Sugar has made headlines again, but this time it’s not on the U.S. side of the Pond.
Public Health England (PHE), an executive agency of the United Kingdom’s Department of Health, last week released guidelines for sweets manufacturers to cut sugar levels by 20 percent over the next three years. 
The goal, the agency said, is to reduce children’s sugar intake at the source, and by extension, curtail childhood obesity. Nearly 30 percent of the United Kingdom’s (and the United States') young people — ages 2 to 19 — were considered overweight or obese, according to the 2013 Global Burden of Disease Study. Since 1980, there has been a 39 percent rise in the  prevalence of overweight and obese girls and a 48 percent increase among boys in the United Kingdom, the study says. 
Those statistics are not something to ignore, says Duncan Selbie, chief executive of PHE.
“We can’t duck the fact a third of children are leaving primary school overweight or obese and obesity generally is having a profound effect, not just on the costs for the health service, but on the overall health of the nation,” he says. “Our economy is affected as obesity can lead to long-term health problems that result in time off work.”
The guidelines target sweet foods young people are likely to eat: breakfast cereals, yogurts, biscuits, cakes, puddings, confectionery items and sweet spreads such as peanut butter, fruit spreads and dessert toppings and sauces. And the plan — already aggressive by global standards — sets a goal of reducing sugar levels by 5 percent by August.
“The scale of our ambition to reduce sugar is unrivalled anywhere in the world, which means the U.K. food industry has a unique opportunity to innovate and show the rest of the world how it can be done,” Selbie says. “I believe reducing sugar in the nation’s diet will be good for health and ultimately good for U.K. food business.”
PHE suggested three ways for trimming sugar content: reformulating products, cutting portion sizes and shifting consumer purchases to low-sugar products or those without added sugars. The United Kingdom’s food and beverage industry seems to have taken on the challenge, according to Ian Wright, director general of the Food and Drink Federation, an industry association.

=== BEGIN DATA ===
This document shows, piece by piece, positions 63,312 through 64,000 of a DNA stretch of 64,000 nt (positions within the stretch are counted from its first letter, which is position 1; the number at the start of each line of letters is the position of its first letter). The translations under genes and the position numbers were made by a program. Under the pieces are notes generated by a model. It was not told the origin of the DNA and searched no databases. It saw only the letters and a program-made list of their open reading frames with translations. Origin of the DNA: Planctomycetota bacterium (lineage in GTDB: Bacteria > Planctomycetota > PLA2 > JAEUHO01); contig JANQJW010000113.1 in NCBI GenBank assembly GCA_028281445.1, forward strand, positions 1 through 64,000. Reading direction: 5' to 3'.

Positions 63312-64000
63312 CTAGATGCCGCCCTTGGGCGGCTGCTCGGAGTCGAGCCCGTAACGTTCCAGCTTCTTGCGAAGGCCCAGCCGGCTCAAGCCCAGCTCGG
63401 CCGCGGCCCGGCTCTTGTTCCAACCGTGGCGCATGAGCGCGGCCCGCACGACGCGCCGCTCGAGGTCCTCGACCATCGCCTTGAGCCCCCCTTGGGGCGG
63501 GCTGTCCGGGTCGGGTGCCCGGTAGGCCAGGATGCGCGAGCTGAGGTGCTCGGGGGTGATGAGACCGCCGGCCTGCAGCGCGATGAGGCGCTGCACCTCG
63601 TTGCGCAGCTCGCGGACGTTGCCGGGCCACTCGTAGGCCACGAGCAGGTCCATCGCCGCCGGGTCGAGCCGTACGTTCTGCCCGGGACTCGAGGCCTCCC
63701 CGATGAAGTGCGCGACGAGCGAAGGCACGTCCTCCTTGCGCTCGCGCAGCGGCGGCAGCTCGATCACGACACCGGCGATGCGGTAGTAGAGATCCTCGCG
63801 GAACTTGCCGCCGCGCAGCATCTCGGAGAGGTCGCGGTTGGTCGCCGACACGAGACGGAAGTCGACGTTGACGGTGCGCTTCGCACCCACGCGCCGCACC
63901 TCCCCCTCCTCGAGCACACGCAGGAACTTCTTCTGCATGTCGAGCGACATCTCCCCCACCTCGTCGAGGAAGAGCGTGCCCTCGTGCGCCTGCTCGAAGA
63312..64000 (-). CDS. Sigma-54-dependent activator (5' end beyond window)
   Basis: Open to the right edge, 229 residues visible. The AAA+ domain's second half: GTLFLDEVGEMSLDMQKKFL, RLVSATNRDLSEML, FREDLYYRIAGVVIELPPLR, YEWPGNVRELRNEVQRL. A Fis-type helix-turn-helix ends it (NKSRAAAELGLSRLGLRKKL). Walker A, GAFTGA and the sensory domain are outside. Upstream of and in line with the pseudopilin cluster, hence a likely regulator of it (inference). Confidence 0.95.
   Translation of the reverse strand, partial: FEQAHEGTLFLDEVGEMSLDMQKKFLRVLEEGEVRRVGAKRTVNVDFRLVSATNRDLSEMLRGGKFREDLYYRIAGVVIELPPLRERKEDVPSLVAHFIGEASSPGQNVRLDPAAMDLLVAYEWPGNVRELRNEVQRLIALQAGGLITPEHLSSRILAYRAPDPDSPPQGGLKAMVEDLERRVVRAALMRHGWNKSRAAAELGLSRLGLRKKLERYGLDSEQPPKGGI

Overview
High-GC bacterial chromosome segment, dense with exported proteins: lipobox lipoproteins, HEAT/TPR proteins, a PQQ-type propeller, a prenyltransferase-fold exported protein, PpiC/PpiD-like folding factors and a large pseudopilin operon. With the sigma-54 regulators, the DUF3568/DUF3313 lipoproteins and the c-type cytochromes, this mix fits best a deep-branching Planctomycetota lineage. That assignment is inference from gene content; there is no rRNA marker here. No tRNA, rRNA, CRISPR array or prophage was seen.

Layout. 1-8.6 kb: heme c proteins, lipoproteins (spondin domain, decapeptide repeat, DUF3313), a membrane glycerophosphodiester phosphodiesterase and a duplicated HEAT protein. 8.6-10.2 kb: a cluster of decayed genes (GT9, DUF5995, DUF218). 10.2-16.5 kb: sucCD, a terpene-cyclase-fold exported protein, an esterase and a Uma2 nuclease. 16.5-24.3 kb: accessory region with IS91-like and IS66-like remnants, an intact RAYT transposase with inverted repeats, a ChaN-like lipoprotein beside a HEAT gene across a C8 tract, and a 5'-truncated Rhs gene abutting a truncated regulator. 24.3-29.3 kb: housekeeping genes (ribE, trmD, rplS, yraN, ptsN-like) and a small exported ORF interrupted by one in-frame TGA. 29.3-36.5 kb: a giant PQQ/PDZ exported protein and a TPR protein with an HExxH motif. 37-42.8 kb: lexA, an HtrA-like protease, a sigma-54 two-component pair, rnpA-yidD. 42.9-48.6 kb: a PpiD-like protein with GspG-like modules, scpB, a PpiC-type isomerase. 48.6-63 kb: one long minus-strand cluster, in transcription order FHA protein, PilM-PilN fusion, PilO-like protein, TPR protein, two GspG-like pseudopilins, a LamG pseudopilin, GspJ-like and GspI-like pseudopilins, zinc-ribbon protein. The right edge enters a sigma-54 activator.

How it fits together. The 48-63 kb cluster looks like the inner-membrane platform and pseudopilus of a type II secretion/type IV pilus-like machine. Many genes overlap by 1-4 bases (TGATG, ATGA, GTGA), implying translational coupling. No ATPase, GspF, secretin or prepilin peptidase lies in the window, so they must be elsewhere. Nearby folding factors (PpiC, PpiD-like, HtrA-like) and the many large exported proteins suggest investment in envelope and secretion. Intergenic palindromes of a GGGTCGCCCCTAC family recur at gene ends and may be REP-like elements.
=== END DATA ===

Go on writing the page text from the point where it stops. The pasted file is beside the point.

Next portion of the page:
“Manufacturers know the special place their products have in people's lives,” he says. “Companies are working hard to overcome technical challenges and make gradual tweaks to favorite foods that regular customers can accept.”
Nestlé is among the major firms leading the charge. In March, Nestlé UK and Ireland vowed to strip 10 percent of sugar from its confectionery range by 2018, which the company estimated would translate to 7,500 tons. Nestlé has made similar reductions in its U.S. products.
Meanwhile, PepsiCo announced at the end of last year that at least two-thirds of its global beverage portfolio volume will have 100 calories or fewer from added sugars per 12-oz. serving by 2025.
While the United States hasn’t set specific sugar guidelines, it has mandated labeling changes. Starting in July 2018, the Food and Drug Administration will require nutrition labels to list added sugars in grams and as percent daily value. It’s likely manufacturers will reformulate products to avoid numbers that would seem high to the average consumer.
As someone who’s always struggled with weight, it’s laudable that food and beverage giants are reacting to consumer demand for healthier products, particularly those with less sugar. It’s good for customers, and in return, it’ll be good for business, provided changes aren’t cost prohibitive and taste isn’t compromised for health.
That said, the burden of curbing obesity shouldn’t just fall on manufacturers. Continued consumer education is paramount to preventing and reducing childhood and adult obesity — not just on product content but also on portion control. Granted, many snack and confectionery companies have created “shareable” and pre-portioned packages, but it’s up to the consumers to follow serving sizes.
These measures are a good start, but we’re all in this together.